with cn.progress('File check', sep=': '):
    # do something

This results in:

----------------------------------------------
File check: DONE
----------------------------------------------

or:

----------------------------------------------
File check: FAIL
----------------------------------------------

By default, the progress context manager will trap any exception. This may or may not make sense for a particular situation. This behavior can therefore be customized using the excs argument, which takes a tuple of exception classes that we are expecting. Passing exceptions explicitly like this allows the context manager to propagate unhandled exceptions and reval subtle flaws in our logic.

We can also specify a callback that runs each time an exception (other than ProgressAbrt and ProgressOK are raised inside the context. This callback is specified using onerror argument, and defaults to an error handler that prints ‘Program error: ERROR MESSAGE’ to STDERR. For convenience, the Console object has a error() method which creates such handlers.

By default, the tracebacks raised during progress is suppressed. To see the full traceback, Console constructor takes a debug argument, which can be set to True to prevent traceback suppression.

To create a handler, we call the error() method like so:

handler = cn.error('Ouch!', exit=1)
with cn.progress('Ouch progress', onerror=handler):
    raise RuntimeError()

The above results in:

----------------------------------------------
Outch progress...FAIL
Ouch!
----------------------------------------------

The message may have a {err} placeholder, which gets replaced by the string representation of the exception that was raised in the block.

To completely suppress the error handler, simply pass it a function that does nothing.

with cn.progress('No ouch', onerror: lambda exc: None):
    raise RuntimeError()
----------------------------------------------
No ouch...FAIL
----------------------------------------------

Note

Note that passing None as onerror value simply causes the default error handler to be used instead.

The progress context manager returns a Progress object, which provides methods for explicitly terminating the progress, and printing the progress indicator. This object has end() and abrt() methods, which are called to terminate with success and error status respectively. For example:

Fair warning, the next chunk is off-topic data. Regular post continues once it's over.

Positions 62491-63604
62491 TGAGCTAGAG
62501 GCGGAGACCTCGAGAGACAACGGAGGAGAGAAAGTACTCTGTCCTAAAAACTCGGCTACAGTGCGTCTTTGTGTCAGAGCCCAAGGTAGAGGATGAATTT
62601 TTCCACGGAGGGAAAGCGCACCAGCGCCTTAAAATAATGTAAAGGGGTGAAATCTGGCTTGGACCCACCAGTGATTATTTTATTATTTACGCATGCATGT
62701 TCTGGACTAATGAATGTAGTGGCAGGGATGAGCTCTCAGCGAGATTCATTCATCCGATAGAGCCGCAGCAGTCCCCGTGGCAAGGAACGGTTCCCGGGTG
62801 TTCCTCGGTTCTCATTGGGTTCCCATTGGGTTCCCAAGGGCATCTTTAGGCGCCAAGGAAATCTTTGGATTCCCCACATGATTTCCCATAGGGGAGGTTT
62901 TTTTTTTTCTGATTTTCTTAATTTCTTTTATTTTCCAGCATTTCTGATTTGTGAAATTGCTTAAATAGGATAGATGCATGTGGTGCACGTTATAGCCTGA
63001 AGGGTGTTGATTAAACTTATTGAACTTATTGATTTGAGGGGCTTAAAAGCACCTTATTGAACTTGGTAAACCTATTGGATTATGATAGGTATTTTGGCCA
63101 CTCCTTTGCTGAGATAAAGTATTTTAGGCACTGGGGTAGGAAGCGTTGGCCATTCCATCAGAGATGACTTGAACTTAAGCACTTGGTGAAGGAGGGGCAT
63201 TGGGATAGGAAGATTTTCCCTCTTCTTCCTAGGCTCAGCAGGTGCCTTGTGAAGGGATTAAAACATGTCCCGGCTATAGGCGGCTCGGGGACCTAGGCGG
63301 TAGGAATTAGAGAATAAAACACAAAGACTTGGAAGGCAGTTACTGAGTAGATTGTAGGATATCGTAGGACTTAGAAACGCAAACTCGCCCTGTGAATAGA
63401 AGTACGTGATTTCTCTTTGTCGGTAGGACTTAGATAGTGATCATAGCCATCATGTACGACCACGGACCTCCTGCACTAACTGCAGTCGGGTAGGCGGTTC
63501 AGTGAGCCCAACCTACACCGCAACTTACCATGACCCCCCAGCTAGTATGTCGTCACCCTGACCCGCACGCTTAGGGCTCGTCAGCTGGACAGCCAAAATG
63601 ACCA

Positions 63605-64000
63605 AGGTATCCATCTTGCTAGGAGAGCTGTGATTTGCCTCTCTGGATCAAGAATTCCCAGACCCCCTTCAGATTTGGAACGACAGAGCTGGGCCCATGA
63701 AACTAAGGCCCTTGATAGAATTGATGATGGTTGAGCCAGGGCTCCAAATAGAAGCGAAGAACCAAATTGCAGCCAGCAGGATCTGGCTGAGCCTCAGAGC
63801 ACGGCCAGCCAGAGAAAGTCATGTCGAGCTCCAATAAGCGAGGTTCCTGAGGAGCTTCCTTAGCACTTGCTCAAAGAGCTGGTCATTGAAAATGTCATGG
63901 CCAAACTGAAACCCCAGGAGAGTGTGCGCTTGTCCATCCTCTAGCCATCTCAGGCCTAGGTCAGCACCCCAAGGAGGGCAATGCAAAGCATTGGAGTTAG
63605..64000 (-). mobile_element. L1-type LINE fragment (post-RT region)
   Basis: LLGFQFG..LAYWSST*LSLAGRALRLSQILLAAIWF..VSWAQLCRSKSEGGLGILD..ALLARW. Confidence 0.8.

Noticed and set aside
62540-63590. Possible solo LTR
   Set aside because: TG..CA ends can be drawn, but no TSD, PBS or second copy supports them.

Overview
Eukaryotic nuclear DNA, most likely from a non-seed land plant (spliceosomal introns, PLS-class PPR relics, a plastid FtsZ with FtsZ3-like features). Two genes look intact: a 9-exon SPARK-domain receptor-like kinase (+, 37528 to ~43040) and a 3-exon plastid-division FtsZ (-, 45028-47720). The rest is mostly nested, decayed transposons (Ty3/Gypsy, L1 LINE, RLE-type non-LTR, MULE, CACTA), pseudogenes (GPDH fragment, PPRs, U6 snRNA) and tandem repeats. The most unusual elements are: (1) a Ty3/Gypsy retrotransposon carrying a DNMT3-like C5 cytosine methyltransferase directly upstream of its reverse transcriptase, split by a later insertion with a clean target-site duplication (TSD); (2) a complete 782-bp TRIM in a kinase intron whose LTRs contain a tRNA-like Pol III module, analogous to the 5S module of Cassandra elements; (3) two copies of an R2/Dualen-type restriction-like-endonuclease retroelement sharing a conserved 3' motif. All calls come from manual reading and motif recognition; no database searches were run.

with cn.progress('Something') as prg:
    if not success:
        prg.abrt()
    prg.end()

The end() and abrt() methods raise ProgressOK and ProgressAbrt exceptions repsectively. We can suppress raising of the exceptions using noraise argument and setting it to True. Both of the methods will use the default end banners. We can also use any banner we want by passing it as the first positional argument. This can be useful in cases where the end banner should indicate different outcomes.

Note

Default banners are colorized (green for success, red for failure). Any custom banners passed directly to end() and abrt() will not be colorized, though.

The ProgressOK exception is not meant to be handled by us in any way, and it’s simply there to facilitate flow control. ProgressAbrt is, by default, reraised so that code outside the context manager can handle it. Therefore, we normally wrap the context block in a try-except:

try:
    with cn.progress('Something'):
        # do something
except cn.ProgressAbrt:
    # something went wrong

This reraising of the ProgressAbrt exception can be suppressed by using the reraise argument which can be True or False. Setting this flag to False silences the ProgressAbrt exception. At that point, we are still able to do error handling using the onerror callback.

You can find a script in examples/progress.py which demonstrates a few typical cases.

Quitting

To quit the program, we call the quit() method on the Console object. This method works the same way as sys.exit() (except that it takes one less import to use it).

Signal handling

The default implementation of Console class automatically takes care of SIGINT (keyboard interrupt) and SIGPIPE (broken pipe) signals. You can customize the way those are handled by overloading the onint() and onpipe() methods. You can also customize the registration of signals themselves by overloading the register_signals() method.

Reporting bugs

Please report any bugs or feature requests to the issue tracker.

Release History

Release History

0.5

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conz-0.5.tar.gz (32.7 kB) Copy SHA256 Checksum SHA256 Source May 12, 2015